The Michigan Pork Producers Association (MPPA) are planning some exciting things for 2020, and they’re kicking off the new year with a partnership with Michigan State University Extension.
This month, they’re holding a series of meetings for the state’s pork producers to think about the significance an African swine fever (ASF) outbreak in the U.S. would have on their operation.
Mary Kelpinski, CEO of the MPPA, wants to encourage pork producers to develop a plan if a foreign animal disease like ASF comes to the U.S. because it could do damage to national pork exports.
“A few years ago we thought it was going to be foot and mouth disease—that was their biggest concern,” she said. “With things that have been happening in China and other places, African swine fever is top of mind when we talk about the pork industry. Nationally we export over 25 percent of the pork we raise in this country, and if we had ASF or any kind of foreign animal diseases, it would close the export markets off completely.”
These meetings aren’t geared specifically toward keeping ASF out of your barns, but any type of disease, so pork producer can return to business as usual. Kelpinski says they’re trying to get pork producers to look at their operation closer to be as prepared as possible.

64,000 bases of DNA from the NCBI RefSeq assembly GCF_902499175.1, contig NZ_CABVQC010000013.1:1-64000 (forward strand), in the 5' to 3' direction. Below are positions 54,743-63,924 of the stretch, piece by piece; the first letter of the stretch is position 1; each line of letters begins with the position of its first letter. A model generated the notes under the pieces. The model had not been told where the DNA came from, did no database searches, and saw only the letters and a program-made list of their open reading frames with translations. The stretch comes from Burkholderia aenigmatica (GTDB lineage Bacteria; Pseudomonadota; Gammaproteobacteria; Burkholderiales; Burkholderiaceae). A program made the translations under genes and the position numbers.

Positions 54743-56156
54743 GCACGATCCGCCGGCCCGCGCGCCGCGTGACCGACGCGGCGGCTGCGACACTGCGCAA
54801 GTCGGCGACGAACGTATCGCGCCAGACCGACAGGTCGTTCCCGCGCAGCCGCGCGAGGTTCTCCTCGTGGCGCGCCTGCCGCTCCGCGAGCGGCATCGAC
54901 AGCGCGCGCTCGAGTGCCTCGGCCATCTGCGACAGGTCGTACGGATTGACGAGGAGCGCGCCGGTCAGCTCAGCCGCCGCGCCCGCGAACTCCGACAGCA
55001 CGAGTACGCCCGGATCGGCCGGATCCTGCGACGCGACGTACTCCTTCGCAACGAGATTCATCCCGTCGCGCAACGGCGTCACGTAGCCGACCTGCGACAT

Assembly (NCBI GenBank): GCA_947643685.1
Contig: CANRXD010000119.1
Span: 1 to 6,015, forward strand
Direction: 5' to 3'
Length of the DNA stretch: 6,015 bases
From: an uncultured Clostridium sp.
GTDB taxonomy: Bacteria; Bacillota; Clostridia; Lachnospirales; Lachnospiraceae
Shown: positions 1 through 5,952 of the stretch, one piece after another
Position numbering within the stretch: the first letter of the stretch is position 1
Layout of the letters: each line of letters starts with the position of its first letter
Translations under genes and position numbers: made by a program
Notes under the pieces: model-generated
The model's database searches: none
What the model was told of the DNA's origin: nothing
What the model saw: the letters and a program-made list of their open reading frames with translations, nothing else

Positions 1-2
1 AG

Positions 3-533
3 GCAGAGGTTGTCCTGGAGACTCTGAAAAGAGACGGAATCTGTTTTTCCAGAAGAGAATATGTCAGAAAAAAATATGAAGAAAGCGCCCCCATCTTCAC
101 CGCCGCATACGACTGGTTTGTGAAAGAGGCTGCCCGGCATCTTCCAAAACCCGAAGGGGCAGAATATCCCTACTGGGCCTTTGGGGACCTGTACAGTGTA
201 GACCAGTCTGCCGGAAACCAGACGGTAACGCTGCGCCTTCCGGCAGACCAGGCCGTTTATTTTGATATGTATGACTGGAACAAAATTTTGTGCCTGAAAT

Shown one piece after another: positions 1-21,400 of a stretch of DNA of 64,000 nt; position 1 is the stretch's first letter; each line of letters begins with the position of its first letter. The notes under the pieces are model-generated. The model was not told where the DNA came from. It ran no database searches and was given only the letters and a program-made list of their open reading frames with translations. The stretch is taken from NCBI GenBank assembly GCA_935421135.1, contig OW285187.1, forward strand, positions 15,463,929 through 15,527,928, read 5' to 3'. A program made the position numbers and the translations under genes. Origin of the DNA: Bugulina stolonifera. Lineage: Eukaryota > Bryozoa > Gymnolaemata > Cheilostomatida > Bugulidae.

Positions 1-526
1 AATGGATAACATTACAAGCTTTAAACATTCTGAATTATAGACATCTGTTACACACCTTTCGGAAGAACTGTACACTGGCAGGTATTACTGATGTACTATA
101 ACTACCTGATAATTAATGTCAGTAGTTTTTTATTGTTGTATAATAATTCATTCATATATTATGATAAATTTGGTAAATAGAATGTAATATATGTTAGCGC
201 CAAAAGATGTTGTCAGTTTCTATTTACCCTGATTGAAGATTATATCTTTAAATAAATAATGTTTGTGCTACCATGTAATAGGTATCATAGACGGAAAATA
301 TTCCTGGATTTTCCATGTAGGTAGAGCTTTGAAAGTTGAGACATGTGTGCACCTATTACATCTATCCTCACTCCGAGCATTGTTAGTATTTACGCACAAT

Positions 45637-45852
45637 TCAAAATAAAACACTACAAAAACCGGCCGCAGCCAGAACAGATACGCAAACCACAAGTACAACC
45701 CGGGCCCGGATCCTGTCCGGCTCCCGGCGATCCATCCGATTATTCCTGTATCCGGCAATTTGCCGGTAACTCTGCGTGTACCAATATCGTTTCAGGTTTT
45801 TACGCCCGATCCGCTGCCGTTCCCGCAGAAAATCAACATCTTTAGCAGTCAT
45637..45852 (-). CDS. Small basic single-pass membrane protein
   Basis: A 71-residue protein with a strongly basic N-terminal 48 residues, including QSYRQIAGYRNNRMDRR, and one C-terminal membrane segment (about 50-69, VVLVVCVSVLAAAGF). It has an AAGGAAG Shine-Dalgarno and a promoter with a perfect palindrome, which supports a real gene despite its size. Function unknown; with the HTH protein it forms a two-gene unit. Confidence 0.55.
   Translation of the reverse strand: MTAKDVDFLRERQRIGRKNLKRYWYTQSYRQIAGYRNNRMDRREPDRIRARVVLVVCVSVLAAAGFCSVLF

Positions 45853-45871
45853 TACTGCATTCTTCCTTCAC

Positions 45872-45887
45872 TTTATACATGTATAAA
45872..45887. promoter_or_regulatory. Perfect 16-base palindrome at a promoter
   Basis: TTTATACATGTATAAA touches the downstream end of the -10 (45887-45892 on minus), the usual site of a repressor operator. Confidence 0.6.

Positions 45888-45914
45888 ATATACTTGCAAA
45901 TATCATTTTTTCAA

“Whether it’s the feed truck coming in or the garbage truck going out, there’s a lot of different things that we don’t necessarily think about when we talk about disease transmission,” she said. “A lot of operations will have lines of separation when it comes to an employee or a visitor coming in to see our pigs, but they don’t necessarily think about all of these things that are being shipped in and out of farms.”
Kelpinski and MPPA are also getting ready for the Green and White Show in East Lansing the end of January and their annual pork conference February 20 at the Lansing Center. She’s also looking forward to the passage of USMCA and a China trade deal this year to help Michigan’s pork industry.
“The U.S. is the safest, most efficient producer of pork, and we would like to be able to fill other countries with as much U.S. pork as possible,” said Kelpinski.
Kelpinski expressed MPPA wants to be the voice for all pork producers in the state, and they want to be a resource for all producers—from show pig owners to commercial operations.
There are three meetings left on the schedule—one January 9 in Cass County, and two the following week in Coldwater and Mt. Pleasant. For more information, click here.